wacky distributed FS work (fwd)
Wed, 21 Apr 1999 18:13:24 -0700 (PDT)
I'm forwarding this for its second time due to its applicability to TUNES.
The web page when it's up, will be http://www.inter-mezzo.org.
David Manifold <email@example.com>
This message is placed in the public domain.
---------- Forwarded message ----------
Date: Wed, 21 Apr 1999 15:21:18 -0700 (PDT)
From: Jamie Heilman <firstname.lastname@example.org>
Subject: wacky distributed FS work
Their website doesn't have anything usefull on it yet but this is
interesting none the less.
---------- Forwarded message ----------
InterMezzo: A distributed file system prototype for Linux in Perl
Peter J. Braam <email@example.com>, SCS Carnegie Mellon University
Michael J. Callahan <firstname.lastname@example.org>, Ask Jeeves, Inc.
Philip I. Schwan <email@example.com>, SCS Carnegie Mellon University
Peter J. Braam
School of Computer Science, CMU
5000 Forbes Ave
Pittsburgh, PA 15213
Is it possible to implement a distributed filesystem that is an order
of magnitude simpler and smaller than, for example, Coda, yet retains
important features and has excellent performance? Such a system would
have to exploit high-level languages or frameworks, and leverage
existing OS filesystem infrastructure for its cache and fileservers.
(In contrast, Coda and Arla implement all of this from scratch.) We
claim that we are well on our way to having a working prototype,
exploiting the Linux ext2 filesystem as well as Perl for user-level
In essence an InterMezzo client is obtaining all data from the ext2
filesystem, thereby enjoying its superb performance, robustness, and
scalability. However, our kernel driver pre- and post-processes the
ext2 requests and thereby fulfills cache misses and maintains a log of
updates which are lazily shipped to the server. The user level
fileserver and cache manager enforces security, services update and
fetch requests, and negotiates version stamps and callbacks with all
At the user-level, we have used Perl to implement a framework similar
to the ACE toolkit, leveraging existing Perl packages. Our framework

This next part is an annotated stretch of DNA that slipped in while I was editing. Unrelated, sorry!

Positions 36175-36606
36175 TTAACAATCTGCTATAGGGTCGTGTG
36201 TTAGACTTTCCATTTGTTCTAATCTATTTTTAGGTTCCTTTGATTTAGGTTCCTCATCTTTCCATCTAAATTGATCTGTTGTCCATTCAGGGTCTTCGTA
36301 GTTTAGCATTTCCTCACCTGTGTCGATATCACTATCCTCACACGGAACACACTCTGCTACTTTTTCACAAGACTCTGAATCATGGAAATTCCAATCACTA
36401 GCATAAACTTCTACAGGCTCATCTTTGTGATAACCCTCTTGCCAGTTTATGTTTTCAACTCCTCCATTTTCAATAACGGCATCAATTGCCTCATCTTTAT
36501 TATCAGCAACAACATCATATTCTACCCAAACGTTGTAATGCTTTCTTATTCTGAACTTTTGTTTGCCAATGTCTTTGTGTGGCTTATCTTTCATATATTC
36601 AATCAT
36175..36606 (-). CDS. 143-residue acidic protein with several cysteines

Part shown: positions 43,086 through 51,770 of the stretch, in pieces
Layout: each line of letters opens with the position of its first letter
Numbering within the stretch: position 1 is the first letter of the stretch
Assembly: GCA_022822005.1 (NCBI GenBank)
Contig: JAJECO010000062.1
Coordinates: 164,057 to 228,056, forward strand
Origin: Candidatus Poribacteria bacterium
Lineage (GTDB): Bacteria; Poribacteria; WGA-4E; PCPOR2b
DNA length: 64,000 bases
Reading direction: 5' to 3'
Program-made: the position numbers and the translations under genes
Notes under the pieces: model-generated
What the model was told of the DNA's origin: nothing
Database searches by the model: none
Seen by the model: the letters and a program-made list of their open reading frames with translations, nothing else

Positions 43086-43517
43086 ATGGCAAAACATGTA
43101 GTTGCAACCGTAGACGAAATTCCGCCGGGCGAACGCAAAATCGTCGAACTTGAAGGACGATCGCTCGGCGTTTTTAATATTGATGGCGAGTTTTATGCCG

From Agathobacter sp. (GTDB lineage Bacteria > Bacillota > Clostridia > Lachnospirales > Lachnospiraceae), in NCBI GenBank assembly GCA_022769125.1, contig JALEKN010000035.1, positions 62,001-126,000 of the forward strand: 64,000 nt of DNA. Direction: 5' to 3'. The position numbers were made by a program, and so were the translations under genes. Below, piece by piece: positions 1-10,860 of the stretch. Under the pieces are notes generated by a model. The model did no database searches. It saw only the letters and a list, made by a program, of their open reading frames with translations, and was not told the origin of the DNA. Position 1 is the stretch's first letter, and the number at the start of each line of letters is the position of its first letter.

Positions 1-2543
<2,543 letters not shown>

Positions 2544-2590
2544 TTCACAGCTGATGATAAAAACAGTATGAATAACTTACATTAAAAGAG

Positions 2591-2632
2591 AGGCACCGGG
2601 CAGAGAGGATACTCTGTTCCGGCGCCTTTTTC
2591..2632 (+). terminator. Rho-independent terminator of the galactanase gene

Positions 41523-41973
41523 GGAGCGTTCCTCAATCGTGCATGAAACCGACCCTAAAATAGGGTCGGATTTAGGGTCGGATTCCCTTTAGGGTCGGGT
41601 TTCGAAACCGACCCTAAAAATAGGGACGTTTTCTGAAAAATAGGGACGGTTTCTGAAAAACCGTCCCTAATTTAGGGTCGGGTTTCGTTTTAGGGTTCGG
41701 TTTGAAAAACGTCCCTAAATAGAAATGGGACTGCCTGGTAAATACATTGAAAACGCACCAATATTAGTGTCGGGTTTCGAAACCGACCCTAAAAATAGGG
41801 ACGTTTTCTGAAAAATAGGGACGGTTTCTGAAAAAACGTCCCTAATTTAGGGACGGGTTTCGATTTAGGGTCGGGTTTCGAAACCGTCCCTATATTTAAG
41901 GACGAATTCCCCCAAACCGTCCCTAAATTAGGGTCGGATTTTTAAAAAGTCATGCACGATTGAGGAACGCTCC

favors asynchronous request processing over multiple threads of
control, for better managment of the complicated state of the file
server and cache manager. Processing multiple requests from the
kernel and over TCP sockets in parallel, as well as parallelizing
outgoing rpc's to many systems can be done in our framework using Perl
classes to deal with completion of requests. Careful study of Coda's
callback and reintegration protocols revealed an opportunity to
implement a cache manager and server with an extreme degree of code
Initial indications are that the performance might be several times
faster than NFS. Also, our prototype is small enough ( ~ 2,500 lines
of C for kernel code and ~ 2,500 lines of Perl for cache managers and
file servers) to be an extremely attractive research vehicle.
Peter J. Braam is a Senior Systems Scientist at CMU where he is leading
the Coda Project. Peter's interests are in distributed file and storage
systems and he has worked on a variety of projects in this field, almost
always involving Linux as the primary platform. Peter received his PhD
from Oxford University in 1987 and subsequently held faculty positions at
the Unversity of Utah and at Oxford, before joining CMU in 1996. Peter is
also President of Stelias Computing Inc., which specializes in consultancy
on Linux file and storage systems. When not at work, he can perhaps be
found in his Alaska cabin, or on a nearby mountain.
Michael Callahan is currently Director of Advanced Development at Ask
Jeeves, Inc. Previously he has worked on networking and distributed
filesystems, scientific visualization, and digital micropayments. He was
trained as a mathematician at Harvard and Oxford Universities.
Phil Schwan is an undergraduate studying computer science and mathematics
at CMU, intending to graduate in 2002. Past projects include a highly
Linux-optimised FTP server, LCD panel driver work, and as-yet-unreleased
GNOME dabblings. He looks forward to spending more time in the great white
north as a member of the Puffin Group.